Cash Landing

Looking for Mr. Goodwin, United Airlines' three-million-dollar man.

We've already done much to cut costs. We've immediately reduced our flying schedule by 20 to 25 percent; shut down non-aircraft capital projects (including JFK Terminal 6 and Dulles Tier 2 and, not incidentally, all those planned expansions we were promising for Denver International Airport, which is still paying off that disastrous automated baggage system we forced on them); reduced supplier and discretionary spending, and -- most difficult of all -- decided to furlough 20,000 United employees. None of them me.

I wish I could report that work in this area is completed. It isn't. We are continuing to look at all aspects of our business -- from payroll and operations to examining the costs under our labor contracts. Which are up for renegotiation right now -- and those union leaders won't be driving a hard bargain after getting a load of this letter. Nothing is sacred or off-limits. Not even the general rules of business, as evidenced by same.

We also are working hard to generate revenue. The first step is to get people comfortable about flying again. We and the rest of the industry -- along with the U.S. President, other elected officials and government agencies -- are doing everything we can. When we aren't fleeing Washington, that is.


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To get passengers back on our planes, we also need to convince them that airline travel is safe. We are joining with the rest of the industry and the government to implement a number of measures, including reinforced cockpit doors and placing responsibility for security under federal jurisdiction. Lord knows, we've proven time and time again with our abysmal performance at DIA -- where we contracted with Argenbright Security to do the screening -- that we're incapable of being responsible for it ourselves. We're also issuing special fares, Mileage Plus offers and new ads that will feature United employees encouraging our customers to return to the skies and guilt-tripping every person in America into thinking it's their patriotic duty to stand in line for four hours just to be crammed into one of our flying tin cans.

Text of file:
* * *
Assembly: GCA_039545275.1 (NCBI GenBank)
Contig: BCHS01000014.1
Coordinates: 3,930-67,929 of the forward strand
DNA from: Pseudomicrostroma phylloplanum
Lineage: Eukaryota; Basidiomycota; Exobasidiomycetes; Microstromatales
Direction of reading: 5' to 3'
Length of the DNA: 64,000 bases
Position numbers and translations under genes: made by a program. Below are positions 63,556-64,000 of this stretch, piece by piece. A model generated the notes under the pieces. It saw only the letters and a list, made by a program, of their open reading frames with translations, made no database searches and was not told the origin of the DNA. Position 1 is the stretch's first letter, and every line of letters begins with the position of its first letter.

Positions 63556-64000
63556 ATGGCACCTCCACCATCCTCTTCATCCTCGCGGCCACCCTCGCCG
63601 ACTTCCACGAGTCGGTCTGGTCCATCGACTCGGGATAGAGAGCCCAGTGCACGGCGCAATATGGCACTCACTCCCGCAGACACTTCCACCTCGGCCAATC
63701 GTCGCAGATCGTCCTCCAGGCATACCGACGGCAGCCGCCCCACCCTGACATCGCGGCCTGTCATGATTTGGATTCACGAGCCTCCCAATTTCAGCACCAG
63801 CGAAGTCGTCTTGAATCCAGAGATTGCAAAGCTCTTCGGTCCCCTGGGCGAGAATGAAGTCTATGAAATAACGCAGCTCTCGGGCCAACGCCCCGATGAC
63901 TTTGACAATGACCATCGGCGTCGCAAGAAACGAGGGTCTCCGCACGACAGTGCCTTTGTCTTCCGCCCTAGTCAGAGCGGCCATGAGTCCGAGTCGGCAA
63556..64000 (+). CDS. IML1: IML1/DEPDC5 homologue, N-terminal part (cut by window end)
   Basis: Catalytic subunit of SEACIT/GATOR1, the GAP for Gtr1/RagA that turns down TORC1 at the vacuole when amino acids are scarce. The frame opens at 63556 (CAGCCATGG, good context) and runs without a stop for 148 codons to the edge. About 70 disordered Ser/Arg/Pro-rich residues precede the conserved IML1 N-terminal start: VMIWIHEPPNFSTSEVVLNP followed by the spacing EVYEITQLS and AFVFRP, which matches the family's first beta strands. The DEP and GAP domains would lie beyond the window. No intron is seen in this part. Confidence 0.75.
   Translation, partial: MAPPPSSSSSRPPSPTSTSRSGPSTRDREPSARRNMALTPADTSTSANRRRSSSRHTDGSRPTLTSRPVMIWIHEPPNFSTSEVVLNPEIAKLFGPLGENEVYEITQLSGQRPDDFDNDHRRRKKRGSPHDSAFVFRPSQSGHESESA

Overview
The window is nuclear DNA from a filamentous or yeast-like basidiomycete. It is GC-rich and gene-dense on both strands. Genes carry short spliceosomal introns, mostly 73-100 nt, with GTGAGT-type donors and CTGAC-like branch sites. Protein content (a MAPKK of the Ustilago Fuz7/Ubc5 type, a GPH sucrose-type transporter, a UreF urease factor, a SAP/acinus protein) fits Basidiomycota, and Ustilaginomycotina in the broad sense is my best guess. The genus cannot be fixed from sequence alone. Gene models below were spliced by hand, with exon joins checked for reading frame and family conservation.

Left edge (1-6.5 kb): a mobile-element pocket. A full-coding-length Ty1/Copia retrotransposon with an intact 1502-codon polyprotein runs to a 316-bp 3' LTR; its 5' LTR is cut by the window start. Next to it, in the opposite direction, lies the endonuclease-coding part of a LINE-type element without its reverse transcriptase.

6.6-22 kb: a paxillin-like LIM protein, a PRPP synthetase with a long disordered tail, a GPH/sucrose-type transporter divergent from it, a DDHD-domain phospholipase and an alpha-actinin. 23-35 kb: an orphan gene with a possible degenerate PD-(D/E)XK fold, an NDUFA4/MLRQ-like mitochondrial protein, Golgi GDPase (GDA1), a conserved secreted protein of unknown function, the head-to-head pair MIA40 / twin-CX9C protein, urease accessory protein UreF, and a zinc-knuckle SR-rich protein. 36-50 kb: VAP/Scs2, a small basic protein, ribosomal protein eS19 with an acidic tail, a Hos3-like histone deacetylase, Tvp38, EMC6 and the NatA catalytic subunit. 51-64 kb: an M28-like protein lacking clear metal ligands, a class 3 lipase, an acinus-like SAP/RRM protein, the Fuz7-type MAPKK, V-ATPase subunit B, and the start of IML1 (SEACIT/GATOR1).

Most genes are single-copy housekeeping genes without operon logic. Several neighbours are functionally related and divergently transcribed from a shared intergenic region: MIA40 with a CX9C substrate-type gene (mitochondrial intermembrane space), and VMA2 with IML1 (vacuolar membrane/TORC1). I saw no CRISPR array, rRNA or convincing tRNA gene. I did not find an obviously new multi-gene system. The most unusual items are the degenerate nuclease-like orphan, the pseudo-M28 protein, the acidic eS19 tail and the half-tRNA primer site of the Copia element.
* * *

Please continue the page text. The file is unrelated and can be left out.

However, much of our success in generating revenue will depend upon you. Once we bring customers back to our ticket counters, gate areas and airplane cabins, it will be up to you to make them comfortable and provide them with the service they've come to expect from United. And just listen to the cheers when they realize we're discontinuing those dismal meals on most flights!

I'm very proud of the work you're doing, in the wake of the September 11th tragedies. I've seen a renewed spirit at United. People are giving more of themselves to this company than I've ever witnessed in the 35 years I've been here. This is the true fabric of United. Let 'er rip!

Thank you for your loyalty, for your hard work and for your service on behalf of our customers in these, the most difficult of times. Let's keep it up. The sooner we get to break even, the sooner we'll remove the doubts about our future.

My future, of course, will be settled much sooner than that. Happy landings! -- J.G.

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